Figuring Out the Future of Streaming and Cable TV
I have some theories on what I think the future of streaming and Cable TV will be over the next decade. Over the past few years, set-top boxes like Roku, Amazon Fire TV and Apple TV have taken the world by storm.
Of course, the need for this came because of how much streaming content is available out there, including hundreds of different channels.
The cord-cutting phenomena has Cable TV companies scrambling, as they realize that watching TV online really is the future of the world.
The recession that basically started in 2008-10 coincided with better broadband and the great streaming content suddenly available by Netflix. As people had less money to spend, they had to make different choices about their entertainment costs.
TV is being consumed in different ways other than just Cable TV. The Pew Research Center did a survey late last year that showed about 19% of adults in the ages between 19 and 29 have dropped Cable TV (cut the cord). Another 16% have never even had a traditional subscription TV package.
”Two-thirds of all adults who do not subscribe to cable or satellite TV cited alternate sources of content — Netflix, Amazon and Hulu among them — as the reason for not having a traditional pay TV service.” – Pew Research Center’s Home Broadband 2016 Study
Who’s Streaming Now?
Sure, there is still a lot of Cable TV being watched. Consider that in early 2016, the average time spent watching television was over five hours per day. And there are still 56 percent of Americans who still pay for Cable TV.
But the divide in where Americans choose to watch these shows originates from their dates of birth.
While Generation X and Generation Y are still tied to their Cable TV first, they do supplement it with some binge-watching on Netflix or other streaming sites. Whereas, Millennials are doing the exact opposite, watching more Netflix, Amazon, Hulu Plus and YouTube, than they are traditional Cable TV. And even when they watch Cable TV, they’re usually doing it in an on-demand fashion or using their DVRs, rather than watching live TV.
What’s interesting is that they’re not just watching short videos. They’re still watching traditional TV series for the most part. So the production part of television isn’t broke – the exhibition of those shows, however, is pivoting.
Since the Millennials are the future of this country (… oh my dear sweet lord …), then it stands to reason that the same on-demand type of entertainment will be the popular form of video consumption for years to come.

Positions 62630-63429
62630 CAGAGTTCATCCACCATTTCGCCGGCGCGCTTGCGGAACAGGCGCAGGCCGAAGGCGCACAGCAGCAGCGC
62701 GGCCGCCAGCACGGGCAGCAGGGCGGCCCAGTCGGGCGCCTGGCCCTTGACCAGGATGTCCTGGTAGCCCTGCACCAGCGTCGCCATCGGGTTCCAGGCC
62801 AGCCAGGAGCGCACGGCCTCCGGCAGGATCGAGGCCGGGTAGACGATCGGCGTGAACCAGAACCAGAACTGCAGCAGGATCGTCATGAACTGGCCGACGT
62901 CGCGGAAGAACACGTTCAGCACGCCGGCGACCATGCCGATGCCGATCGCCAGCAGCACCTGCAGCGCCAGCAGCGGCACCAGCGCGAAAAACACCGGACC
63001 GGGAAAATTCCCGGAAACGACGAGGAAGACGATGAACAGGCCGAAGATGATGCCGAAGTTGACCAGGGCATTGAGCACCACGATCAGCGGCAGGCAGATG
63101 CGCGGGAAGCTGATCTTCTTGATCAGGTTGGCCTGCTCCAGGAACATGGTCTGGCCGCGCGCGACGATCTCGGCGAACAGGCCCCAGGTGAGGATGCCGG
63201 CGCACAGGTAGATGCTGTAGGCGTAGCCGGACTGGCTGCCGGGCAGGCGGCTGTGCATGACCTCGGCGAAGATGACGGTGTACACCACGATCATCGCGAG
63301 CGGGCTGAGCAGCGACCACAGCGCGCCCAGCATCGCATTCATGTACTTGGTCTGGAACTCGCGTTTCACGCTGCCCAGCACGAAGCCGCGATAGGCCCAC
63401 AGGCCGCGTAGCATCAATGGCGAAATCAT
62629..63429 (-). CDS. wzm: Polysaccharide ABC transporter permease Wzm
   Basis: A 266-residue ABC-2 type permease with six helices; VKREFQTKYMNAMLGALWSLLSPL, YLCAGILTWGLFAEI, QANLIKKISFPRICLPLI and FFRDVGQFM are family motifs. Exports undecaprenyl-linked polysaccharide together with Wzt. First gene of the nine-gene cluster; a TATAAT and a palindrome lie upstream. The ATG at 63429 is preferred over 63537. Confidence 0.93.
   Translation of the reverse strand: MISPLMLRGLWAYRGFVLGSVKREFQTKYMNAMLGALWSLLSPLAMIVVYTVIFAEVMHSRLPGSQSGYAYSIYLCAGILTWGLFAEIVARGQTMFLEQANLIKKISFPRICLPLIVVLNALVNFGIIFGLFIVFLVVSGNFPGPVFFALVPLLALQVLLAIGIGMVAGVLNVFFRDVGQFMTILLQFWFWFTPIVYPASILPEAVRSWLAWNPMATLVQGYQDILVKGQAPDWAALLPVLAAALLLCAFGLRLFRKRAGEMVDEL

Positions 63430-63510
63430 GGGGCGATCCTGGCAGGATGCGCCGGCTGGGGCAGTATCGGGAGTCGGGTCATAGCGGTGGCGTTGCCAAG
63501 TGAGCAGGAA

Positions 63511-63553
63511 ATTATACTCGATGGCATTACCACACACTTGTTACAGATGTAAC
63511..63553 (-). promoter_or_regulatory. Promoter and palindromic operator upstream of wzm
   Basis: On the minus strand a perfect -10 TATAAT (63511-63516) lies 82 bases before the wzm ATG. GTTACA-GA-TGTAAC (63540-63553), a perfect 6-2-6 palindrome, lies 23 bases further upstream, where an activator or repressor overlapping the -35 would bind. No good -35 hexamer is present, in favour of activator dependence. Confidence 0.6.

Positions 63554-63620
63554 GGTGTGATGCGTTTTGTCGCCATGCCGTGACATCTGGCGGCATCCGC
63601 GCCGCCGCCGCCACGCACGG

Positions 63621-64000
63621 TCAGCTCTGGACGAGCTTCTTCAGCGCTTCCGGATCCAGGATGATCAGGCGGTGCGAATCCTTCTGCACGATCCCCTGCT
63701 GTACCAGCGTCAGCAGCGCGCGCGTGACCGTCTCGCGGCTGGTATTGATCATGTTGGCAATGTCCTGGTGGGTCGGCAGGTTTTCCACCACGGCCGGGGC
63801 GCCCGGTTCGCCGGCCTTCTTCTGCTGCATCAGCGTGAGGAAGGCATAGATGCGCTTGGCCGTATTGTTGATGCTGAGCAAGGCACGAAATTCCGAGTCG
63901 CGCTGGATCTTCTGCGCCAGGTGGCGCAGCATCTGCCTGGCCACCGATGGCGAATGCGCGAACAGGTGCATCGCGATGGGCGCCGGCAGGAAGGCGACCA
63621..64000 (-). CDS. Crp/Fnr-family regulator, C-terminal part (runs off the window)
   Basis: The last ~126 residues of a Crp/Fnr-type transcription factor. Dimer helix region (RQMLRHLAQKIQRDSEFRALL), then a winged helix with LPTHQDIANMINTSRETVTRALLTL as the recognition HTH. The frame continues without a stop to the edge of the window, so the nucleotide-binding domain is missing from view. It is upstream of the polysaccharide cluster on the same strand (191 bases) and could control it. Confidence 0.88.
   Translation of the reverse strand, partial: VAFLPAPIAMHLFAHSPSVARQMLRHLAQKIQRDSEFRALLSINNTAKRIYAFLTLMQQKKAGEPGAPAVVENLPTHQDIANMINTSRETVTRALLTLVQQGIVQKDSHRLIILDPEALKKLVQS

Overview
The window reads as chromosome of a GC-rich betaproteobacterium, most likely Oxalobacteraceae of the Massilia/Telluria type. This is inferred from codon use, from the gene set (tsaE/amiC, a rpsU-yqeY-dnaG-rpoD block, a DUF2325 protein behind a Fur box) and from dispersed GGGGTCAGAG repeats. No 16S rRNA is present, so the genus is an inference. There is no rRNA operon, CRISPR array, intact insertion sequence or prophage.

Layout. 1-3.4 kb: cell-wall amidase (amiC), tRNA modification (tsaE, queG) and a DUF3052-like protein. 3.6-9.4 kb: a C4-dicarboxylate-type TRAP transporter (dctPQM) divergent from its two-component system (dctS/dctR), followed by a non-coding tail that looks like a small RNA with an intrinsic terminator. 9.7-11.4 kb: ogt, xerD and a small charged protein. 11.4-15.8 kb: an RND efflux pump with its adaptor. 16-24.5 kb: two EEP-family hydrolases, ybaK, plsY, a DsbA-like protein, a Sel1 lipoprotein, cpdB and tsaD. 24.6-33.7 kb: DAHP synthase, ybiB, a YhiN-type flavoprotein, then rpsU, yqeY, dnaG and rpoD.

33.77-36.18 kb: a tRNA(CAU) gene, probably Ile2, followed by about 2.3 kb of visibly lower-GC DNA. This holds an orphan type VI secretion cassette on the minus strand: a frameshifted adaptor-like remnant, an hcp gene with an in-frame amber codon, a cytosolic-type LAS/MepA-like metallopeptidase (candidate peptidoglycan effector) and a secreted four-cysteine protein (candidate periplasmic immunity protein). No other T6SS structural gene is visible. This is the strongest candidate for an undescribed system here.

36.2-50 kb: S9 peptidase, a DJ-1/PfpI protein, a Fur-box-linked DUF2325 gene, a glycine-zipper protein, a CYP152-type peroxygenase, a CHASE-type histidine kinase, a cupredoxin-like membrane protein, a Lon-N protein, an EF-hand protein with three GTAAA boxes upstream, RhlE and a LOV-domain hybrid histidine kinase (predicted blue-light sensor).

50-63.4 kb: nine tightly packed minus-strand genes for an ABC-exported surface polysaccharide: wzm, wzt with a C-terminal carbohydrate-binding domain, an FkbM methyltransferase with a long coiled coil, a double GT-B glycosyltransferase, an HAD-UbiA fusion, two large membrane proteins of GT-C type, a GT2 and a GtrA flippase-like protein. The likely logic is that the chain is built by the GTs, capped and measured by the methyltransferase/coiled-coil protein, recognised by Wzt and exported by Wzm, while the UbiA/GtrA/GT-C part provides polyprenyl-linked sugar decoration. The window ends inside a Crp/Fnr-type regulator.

Future of streaming and Cable TV: Cable Boxes vs. Set-Top Boxes
The Cable TV industry is going through what they put network TV through 35 years ago, when they offered home viewers more options than their standard over-the-air antennas and network channels could provide.
Roku CEO Anthony Wood once said he thinks DVRs will become a thing of the past.
“To me, it’s pretty clear that all TV is going to be streamed. It’s either going to be streamed to a smart TV, a gaming console or a streaming player.” – Roku CEO Anthony Wood
Wood also went on to say that DVD players and Cable TV boxes are going away, too, calling DVRs a “stepping stone technology.” But I think he’s misunderstanding the role (and the power) of Cable TV companies, since they own the broadband pipes that his product relies on.
Wouldn’t it make more sense that Cable TV companies eventually just create their own set-top boxes, with the ability to watch live TV, Cable TV programs, and any of the popular apps already on Roku?
Smart TVs already have apps installed on them, but as I’ve pointed out before, the smart move is to avoid Smart TVs, and get a great TV with a good set-top box instead.
The future of streaming and Cable TV will still be through our Cable TV boxes – only they’ll be doing things Roku and Apple TV already do. Just like they took TiVO’s idea for a DVR and made it their own, they’ll do the same with set-top boxes.
Do you have some opinions on the future of streaming and Cable TV? Let us know in the comments section below!
Photo Credit: Mr.TinDC